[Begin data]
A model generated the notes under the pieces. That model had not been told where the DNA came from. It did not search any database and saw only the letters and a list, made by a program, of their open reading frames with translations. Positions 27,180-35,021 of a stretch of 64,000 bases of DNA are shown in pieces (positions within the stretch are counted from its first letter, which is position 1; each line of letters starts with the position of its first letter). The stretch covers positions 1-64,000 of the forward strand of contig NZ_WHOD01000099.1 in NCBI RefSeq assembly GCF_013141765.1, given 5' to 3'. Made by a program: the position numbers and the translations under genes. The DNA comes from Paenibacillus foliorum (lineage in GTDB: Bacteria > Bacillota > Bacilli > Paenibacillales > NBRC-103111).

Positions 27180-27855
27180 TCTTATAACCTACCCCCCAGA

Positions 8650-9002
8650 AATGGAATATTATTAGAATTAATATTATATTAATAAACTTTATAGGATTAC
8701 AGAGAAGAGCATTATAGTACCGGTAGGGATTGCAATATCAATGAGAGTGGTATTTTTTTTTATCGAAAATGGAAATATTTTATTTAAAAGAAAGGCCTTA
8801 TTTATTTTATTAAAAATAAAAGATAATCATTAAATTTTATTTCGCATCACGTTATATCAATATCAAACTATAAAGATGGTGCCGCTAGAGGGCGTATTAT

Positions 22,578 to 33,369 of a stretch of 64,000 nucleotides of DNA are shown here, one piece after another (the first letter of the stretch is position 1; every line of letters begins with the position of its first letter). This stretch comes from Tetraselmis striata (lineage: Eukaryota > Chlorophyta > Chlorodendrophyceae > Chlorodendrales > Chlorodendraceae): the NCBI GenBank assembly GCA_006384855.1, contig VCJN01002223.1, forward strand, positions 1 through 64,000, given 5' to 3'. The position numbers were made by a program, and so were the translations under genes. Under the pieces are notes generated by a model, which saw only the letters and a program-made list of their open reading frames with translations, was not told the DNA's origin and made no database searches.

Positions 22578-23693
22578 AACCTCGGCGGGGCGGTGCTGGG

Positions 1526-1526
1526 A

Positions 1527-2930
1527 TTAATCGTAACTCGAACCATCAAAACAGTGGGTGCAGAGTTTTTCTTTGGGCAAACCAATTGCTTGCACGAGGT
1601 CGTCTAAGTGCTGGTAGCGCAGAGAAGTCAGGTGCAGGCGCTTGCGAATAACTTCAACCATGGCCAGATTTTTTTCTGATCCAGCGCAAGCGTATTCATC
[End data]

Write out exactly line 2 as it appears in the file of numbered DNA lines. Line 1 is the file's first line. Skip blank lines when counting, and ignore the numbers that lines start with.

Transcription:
Positions 27180-27855